In our continuing series of  ’47 Films to see before you’re murdered in your dreams’, we look at Peter Weir’s debut feature film The Cars that Ate Paris.

One of the many, many joys of Mad Max: Fury Road was the appearance of the porcupine spiky cars that turned up early in the chase scene. An obvious nod to compatriot Peter Weir’s debut comedy/horror The Cars that Ate Paris which featured a VW Beetle that looked like Herbie’s bad-ass bastard brother.

The story of the film reads like a  Twilight Zone episode penned by J. G. Ballard. Paris is a pleasant pastoral town in rural Australia with more than a passing resemblance to Hobbiton, but it hides an awful secret. The town folk engineer car accidents which they then profit from. Arthur Waldo (Terry Camilleri) and his older brother, George Waldo (Rick Scully) are two such victims when they crash near the town with their caravan. Survivors of the crashes are usually lobotomized by the town surgeon with power drills, but Arthur is spared and befriended by the Mayor of Paris, Len Kelly (John Meillon). The young men of the town use the spare parts to soup up and weaponize their own vehicles, becoming increasingly resistant to the authority of their elders. Weir’s brilliant twist is to never quite reveal who is the most dangerous. Are the hooligans in their cars really more dangerous than the elders who have clinically set up a murderous cottage industry while still maintaining a parody of gentility in their daily lives?

Weir’s film is darkly funny, but never commits fully to the silliness of its B-movie Oz-ploitation origins. Death Race 2000 retooled the same model in a much more exuberant manner. Weir would progress to the wonders of Picnic at Hanging Rock and Gallipoli, and later Hollywood fame with Witness, Dead Poets Society, Master and Commander and The Truman Show. But already with The Cars that Ate Paris, the topic of a closed world with its own strict rules is there, and will fascinate the Australian director for years to come.

For more of our 47 Films to see Before you are Murdered in your Dreams’ Click Here.


Advance copies arrived of Mel Gibson‘s new autobiography Sad and Angry and Studio Exec was given exclusive permission to publish extracts.

From Chapter One: My Family:

We were a normal family. Dad was on Jeopardy! I remember that clearly. But other than that, he was a hard working guy who raised us well. And mom was always there for us. I suppose that’s where we got our values from. After we moved from New York to Australia, I must have been about 12 we probably became closed as a family. dad would come home, exhausted from denying the Holocaust happened and we’d play Battleships on the kitchen table. I was always Admiral Donitz.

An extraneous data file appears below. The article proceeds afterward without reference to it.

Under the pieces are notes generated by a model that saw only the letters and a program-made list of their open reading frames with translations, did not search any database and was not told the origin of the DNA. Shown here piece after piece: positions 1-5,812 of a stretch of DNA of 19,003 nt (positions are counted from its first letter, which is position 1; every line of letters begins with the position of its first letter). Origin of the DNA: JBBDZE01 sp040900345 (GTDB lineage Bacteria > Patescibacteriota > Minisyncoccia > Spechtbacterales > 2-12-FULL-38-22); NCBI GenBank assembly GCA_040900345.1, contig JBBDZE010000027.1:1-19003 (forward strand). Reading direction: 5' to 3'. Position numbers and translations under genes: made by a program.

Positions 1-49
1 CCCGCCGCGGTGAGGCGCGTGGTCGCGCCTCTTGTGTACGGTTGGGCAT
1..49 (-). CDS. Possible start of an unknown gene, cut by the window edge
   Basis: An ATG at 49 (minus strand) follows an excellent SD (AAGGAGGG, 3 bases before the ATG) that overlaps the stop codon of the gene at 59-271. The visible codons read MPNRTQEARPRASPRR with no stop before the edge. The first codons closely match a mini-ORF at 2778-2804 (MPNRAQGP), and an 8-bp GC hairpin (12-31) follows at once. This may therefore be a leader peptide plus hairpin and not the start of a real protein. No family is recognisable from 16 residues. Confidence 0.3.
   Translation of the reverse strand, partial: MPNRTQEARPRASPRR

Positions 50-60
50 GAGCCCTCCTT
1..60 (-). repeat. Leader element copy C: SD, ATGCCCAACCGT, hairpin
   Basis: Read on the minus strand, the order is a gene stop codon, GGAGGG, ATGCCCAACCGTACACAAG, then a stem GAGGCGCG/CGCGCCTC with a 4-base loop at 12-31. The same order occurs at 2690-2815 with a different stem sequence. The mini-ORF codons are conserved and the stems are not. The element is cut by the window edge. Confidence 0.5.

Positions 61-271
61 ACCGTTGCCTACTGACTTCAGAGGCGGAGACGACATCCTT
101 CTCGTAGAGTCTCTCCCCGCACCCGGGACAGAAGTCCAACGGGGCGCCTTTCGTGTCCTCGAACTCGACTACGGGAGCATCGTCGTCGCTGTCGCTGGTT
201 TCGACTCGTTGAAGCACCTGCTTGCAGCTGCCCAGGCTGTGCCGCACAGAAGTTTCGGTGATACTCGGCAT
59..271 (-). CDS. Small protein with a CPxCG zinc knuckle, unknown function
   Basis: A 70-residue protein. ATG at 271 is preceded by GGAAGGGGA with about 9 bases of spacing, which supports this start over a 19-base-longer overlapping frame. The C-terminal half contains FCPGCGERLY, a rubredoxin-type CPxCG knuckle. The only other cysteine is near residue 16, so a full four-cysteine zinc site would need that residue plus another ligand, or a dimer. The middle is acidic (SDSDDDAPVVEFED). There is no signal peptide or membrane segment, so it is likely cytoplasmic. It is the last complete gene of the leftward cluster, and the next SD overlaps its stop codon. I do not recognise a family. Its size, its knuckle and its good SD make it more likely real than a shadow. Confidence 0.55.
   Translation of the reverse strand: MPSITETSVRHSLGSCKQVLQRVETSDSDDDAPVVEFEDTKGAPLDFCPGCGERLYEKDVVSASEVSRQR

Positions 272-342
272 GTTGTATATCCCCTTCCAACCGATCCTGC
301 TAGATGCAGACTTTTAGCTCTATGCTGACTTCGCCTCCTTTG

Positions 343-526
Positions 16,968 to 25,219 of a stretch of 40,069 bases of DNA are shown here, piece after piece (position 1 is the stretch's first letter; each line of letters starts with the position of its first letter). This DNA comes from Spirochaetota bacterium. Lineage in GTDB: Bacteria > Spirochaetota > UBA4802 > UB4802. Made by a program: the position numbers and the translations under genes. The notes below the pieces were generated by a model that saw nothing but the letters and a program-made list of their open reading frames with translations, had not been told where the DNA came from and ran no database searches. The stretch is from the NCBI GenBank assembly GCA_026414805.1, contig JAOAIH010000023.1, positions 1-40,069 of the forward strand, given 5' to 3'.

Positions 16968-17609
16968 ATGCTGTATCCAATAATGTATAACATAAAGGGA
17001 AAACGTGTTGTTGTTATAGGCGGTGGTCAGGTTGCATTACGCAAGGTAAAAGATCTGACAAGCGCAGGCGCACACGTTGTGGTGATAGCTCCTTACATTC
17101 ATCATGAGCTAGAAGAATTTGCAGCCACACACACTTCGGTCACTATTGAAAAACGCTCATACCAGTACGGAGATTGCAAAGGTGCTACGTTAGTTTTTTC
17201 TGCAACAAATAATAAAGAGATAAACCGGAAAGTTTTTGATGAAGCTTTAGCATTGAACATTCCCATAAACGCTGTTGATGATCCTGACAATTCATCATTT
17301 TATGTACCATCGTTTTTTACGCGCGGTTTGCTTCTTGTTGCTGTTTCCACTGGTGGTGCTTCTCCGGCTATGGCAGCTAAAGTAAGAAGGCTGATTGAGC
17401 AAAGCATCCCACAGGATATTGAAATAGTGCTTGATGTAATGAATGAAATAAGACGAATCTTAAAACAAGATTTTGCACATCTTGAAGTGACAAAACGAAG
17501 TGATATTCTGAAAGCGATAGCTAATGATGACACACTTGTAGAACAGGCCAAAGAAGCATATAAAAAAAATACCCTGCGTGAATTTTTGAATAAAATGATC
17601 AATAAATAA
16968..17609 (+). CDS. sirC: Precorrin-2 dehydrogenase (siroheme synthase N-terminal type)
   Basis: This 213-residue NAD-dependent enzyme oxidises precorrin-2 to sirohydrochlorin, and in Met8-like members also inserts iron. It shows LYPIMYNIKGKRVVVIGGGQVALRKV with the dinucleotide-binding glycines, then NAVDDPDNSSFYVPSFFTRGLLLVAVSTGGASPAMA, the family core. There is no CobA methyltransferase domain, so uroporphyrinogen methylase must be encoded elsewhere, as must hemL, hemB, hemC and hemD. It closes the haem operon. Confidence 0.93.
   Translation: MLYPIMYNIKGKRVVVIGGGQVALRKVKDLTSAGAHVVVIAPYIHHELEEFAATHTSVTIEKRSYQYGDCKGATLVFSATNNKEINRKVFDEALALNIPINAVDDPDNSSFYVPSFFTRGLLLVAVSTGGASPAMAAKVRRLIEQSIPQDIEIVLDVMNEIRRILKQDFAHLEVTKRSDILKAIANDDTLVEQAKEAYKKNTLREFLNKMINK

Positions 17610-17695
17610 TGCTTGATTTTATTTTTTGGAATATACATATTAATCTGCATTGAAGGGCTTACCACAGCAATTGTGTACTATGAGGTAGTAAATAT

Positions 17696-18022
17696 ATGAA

Chapter Four: Mad Max:

When I first met George Miller, he was a young director with hardly a penny to his name but he had a dream. ‘Mel,’ he said. ‘I really wanna make a film about a talking pig, but as the technology isn’t here yet, we’re gonna do some crap with cars instead.’ As our relationship matured and the Mad Max films achieved increasing commercial and critical success, so George ambitions began to get out of hand. One day he pulled me aside just before a scene with Tina Turner: ‘Penguins Mel,’ he told me tears sprang into his eyes. ‘Dancing penguins.’ 

Chapter Six: Gallipoli:

Peter Weir is man with a fearsome intellect and someone you don’t want to get on the wrong side of. He always had problems with me from the very first day of the shoot and it was inevitable we’d argue. You have to remember at that point I still had a broad New York accent and my Australian accent was the result of hard work with the dialogue coach, Andy Spain. Weir never missed an opportunity to remark in everyone’s hearing how my accent was lousy and I should have been replaced by a real Australian. Ironically, I would have exactly the same problem but in reverse with Richard Donner on Lethal Weapon.   

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